Well known for its flora and fauna, Uplands Park is also home to intriguing and highly visible rock formations.
“There is also the earth under our feet and that is what we’ll look at,” said JoAnne Nelson, of the BC Geological Survey.
She and her peers will share that knowledge with the Cattle Point Seaside Geotour April 17.
They’ll share their knowledge on the bedrock formation by plate tectonic collisions, glacial pathways on the surface of the bedrock, and how the sea shapes the land by looking at the sand of Willows Beach.
“You can just see so many things here,” Nelson said. “The rocks here are the same as underly the rocky formations throughout Victoria.”
Cattle Point is one of Victoria’s stellar geological sites, showing both fascinating bedrock features, and perfectly preserved traces of ice and meltwater streams from the last glaciation.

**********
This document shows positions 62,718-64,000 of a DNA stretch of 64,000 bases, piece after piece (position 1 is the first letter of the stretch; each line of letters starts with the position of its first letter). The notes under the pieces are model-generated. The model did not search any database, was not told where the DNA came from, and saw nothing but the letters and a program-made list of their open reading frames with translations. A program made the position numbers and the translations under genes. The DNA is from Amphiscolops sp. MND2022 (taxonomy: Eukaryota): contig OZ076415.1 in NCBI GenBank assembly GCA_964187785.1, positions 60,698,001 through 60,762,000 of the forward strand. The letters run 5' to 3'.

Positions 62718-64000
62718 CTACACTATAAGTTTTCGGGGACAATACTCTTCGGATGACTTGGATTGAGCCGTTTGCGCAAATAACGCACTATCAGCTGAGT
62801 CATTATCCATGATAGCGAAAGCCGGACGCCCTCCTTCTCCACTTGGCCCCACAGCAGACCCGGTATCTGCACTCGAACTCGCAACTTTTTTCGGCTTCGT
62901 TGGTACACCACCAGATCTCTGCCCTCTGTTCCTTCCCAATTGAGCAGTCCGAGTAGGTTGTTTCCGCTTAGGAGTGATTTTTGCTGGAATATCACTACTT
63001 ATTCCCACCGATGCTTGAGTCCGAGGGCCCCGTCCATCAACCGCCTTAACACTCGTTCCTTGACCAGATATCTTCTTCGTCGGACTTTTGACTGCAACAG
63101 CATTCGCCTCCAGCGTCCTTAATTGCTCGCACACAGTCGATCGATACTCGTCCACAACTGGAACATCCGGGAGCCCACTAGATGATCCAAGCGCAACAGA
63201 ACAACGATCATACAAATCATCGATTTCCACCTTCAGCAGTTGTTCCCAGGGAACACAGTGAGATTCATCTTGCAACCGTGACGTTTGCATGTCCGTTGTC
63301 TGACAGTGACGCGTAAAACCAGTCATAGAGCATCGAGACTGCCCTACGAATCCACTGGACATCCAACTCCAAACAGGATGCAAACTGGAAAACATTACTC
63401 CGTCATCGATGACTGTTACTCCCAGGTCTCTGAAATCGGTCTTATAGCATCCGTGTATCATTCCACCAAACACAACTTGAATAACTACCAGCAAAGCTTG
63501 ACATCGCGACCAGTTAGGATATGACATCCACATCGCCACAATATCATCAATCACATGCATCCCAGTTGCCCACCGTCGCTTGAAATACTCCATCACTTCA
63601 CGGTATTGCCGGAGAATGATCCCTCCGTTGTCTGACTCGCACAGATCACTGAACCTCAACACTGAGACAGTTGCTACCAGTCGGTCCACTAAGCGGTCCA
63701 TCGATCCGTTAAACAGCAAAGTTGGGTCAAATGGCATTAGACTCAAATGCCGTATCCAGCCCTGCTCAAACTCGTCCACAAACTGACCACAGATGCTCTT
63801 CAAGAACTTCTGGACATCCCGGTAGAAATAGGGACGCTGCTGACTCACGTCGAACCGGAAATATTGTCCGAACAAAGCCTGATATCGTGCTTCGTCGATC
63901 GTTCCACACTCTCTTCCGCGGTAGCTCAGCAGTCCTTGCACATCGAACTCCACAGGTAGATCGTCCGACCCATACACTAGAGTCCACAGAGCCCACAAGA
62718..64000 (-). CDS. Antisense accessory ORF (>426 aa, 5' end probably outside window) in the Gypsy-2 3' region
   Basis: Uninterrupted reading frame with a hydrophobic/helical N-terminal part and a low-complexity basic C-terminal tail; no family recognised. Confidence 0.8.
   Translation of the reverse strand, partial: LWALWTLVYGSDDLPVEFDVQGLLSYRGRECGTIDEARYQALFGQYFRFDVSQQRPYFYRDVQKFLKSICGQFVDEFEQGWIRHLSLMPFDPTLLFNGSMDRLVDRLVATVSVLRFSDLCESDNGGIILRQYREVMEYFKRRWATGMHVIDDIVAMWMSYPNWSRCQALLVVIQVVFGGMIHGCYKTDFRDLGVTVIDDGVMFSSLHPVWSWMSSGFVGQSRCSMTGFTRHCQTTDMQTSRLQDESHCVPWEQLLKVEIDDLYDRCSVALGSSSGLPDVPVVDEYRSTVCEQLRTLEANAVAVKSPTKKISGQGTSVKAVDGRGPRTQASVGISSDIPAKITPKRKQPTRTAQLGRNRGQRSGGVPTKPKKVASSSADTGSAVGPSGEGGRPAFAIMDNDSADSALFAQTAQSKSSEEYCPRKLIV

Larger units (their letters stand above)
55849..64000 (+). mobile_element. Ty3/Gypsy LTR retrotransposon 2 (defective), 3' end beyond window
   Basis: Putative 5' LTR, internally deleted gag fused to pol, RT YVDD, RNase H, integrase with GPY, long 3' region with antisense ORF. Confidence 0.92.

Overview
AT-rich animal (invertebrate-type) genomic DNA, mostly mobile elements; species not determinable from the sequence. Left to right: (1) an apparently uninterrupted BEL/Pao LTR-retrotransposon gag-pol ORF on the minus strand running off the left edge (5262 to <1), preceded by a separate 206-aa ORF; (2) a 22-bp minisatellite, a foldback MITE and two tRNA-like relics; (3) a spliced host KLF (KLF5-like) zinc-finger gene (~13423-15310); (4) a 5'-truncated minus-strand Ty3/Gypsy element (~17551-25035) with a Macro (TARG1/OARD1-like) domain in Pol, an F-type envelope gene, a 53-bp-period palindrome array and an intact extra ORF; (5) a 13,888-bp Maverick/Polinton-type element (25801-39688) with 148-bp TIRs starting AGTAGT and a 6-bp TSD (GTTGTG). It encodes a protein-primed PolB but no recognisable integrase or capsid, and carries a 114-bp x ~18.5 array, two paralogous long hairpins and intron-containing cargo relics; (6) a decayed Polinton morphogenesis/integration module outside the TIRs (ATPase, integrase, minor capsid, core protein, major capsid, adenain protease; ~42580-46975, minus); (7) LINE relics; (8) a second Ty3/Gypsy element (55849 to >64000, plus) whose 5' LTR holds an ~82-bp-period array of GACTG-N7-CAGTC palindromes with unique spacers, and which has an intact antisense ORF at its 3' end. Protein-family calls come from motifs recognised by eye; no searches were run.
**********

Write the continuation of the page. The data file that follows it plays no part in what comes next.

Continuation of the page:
The University of Victoria brings its geology field students to Cattle Point, a well-defined area relatively free of moss and other cover, leaving the glacial trails readily identifiable.
The Friends of Uplands Park invited the geologists help park visitors recognize key clues of the ancient and not-so-ancient history of this area.
“We’re going to try and make it simple for people,” she said. “We’re putting tools in people’s hands.”
While cameras and questions are welcome, hammers are not.
“We’re happy to answer questions … it doesn’t have to be exactly about what we’re showing,” Nelson said.
The geotour is slated for Sunday, April 17 from 2 to 4 p.m. on the Cattle Point rocky foreshore are of the park.